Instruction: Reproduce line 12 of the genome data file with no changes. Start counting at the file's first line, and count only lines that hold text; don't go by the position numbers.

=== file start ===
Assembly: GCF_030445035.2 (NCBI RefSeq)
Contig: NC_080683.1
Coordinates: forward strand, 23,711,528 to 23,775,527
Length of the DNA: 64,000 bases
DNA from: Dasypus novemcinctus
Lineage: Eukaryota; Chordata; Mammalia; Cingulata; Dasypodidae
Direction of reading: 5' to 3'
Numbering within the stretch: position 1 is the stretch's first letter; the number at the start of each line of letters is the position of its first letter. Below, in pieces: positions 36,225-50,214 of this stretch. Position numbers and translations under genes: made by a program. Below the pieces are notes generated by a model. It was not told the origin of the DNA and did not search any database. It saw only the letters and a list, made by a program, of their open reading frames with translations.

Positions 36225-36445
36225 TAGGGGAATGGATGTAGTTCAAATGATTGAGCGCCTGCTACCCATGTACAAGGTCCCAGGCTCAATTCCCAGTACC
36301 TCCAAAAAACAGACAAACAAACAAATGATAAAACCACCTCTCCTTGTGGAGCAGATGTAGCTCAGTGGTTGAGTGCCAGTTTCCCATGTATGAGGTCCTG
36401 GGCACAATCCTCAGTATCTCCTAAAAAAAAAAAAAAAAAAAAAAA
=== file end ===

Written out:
36401 GGCACAATCCTCAGTATCTCCTAAAAAAAAAAAAAAAAAAAAAAA